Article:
Community centres and libraries in the Capital will not reopen to the public for at least another four weeks.
Plans detailing specific dates for the reopening of Edinburgh City Council’s 30 community centres and 28 libraries will be published in early September.
Once dates have been confirmed, libraries will reopen in three phases.
In phase one staff will return to branches to prepare for re-opening.
Then, in phase two, libraries will reopen to the public for returns, hearing aid batteries, free sanitary provision, internet access, limited lending and borrowing and bus pass application processing.
Finally, in phase three group activities and clubs for adults and children will restart.
A ‘Libraries Adaptation and Renewal Group’ has been meeting weekly to form plans around operations, venue readiness, workforce planning and development, communications and digital services.
Since they were first closed down in March, libraries have continued to provide home delivery services for vulnerable people, including former patients from the Royal Hospital for Sick Children, Library Link customers and families receiving food parcels.
The council’s online library service has experienced a 64 per cent increase in use of e-books, 67 per cent increase in use of e-audio books and a 118 per cent increase in use of e-newspapers and e-magazines.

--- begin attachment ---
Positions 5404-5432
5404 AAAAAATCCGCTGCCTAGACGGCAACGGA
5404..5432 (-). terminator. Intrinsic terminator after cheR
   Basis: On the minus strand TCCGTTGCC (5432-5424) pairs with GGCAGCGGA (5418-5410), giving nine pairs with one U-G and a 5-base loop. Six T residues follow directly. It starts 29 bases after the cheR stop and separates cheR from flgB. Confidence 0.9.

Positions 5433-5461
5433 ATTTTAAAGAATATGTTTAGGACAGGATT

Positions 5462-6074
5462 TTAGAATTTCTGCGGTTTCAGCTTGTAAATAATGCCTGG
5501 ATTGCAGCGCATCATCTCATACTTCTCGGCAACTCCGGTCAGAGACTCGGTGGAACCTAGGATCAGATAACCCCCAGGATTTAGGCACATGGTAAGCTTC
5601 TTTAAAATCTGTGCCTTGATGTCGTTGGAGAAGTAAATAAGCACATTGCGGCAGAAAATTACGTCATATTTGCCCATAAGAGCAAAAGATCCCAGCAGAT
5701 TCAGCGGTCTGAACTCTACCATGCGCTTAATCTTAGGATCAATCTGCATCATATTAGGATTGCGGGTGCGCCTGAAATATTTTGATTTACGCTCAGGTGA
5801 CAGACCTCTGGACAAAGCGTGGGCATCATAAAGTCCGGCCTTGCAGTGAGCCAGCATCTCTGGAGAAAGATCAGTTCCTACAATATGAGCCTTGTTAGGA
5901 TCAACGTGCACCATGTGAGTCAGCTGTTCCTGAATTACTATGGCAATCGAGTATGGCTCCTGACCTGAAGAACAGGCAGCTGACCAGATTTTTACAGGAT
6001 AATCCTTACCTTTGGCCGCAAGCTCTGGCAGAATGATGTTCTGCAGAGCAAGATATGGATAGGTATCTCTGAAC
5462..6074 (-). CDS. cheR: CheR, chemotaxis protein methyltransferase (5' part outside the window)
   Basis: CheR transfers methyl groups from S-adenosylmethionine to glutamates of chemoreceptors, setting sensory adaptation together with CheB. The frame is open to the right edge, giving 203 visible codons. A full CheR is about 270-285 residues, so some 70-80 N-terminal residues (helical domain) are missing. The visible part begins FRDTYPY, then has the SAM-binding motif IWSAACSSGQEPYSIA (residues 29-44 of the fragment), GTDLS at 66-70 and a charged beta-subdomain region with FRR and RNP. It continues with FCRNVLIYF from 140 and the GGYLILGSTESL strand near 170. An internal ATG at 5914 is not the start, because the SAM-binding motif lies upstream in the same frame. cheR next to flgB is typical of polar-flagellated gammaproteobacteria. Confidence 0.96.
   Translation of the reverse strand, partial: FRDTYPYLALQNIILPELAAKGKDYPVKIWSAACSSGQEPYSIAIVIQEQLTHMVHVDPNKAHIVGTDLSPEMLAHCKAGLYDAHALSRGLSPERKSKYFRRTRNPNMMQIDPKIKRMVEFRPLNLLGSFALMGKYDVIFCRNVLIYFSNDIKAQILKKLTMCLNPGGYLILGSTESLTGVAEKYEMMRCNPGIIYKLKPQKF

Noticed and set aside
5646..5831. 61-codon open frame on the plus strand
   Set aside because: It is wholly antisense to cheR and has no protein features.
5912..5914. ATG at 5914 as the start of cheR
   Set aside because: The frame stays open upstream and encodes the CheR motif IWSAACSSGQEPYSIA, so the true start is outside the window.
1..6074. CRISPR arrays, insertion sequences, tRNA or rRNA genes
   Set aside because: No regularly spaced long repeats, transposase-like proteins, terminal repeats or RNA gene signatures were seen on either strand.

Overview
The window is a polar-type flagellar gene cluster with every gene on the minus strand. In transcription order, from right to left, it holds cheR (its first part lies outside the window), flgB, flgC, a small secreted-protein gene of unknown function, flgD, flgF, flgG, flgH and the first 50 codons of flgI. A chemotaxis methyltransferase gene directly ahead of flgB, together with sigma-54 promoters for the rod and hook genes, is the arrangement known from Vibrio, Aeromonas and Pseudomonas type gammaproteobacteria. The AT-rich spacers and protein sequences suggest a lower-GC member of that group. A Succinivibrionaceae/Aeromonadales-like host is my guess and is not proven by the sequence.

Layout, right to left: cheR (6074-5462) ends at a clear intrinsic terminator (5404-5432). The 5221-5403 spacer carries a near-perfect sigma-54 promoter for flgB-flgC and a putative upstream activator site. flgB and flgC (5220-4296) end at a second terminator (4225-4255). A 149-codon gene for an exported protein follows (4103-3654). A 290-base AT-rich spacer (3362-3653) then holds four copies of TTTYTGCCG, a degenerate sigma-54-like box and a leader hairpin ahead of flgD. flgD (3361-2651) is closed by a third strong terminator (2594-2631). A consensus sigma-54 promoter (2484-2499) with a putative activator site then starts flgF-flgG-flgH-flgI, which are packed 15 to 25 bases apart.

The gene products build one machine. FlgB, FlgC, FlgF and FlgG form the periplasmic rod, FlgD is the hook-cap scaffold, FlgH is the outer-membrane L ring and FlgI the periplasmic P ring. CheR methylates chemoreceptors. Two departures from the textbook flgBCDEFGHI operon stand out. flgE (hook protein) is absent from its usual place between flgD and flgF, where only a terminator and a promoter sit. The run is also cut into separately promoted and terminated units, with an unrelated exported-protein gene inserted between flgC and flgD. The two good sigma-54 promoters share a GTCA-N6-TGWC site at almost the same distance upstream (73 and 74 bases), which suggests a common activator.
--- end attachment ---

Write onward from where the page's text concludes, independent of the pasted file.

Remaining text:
As for community centres, individual management committees are now able to reopen centres for defined purposes including early learning and childcare, out of school care, blood donor services and food banks.
Conservative Group Chair, Cllr Jason Rust, said: “I welcome the council administration taking on board our call for a report specifically on the re-opening of libraries in Edinburgh setting out clearer timescales for opening.
“It is clear that other local authorities have been forging ahead in line with the Scottish Government route map and information and advice has been provided nationally to help public libraries re-open safely.
“There is the potential for a range of options from phased re-opening of lending and reference branches to click and collect, home library or other innovative services to be introduced.
“Libraries play a significant role for Edinburgh residents from education and learning to access to technology and provision of other services such as bus pass renewal. The council needs to step up a gear.”
Edinburgh City Council has been approached for comment.
Noa Hoffman is the Local Democracy Reporter covering Edinburgh. The Local Democracy Reporting Service (LDRS) is a public service news agency : funded by the BBC, provided by the local news sector, and used by qualifying partners. Local Democracy Reporters cover top-tier local authorities and other public service organisations.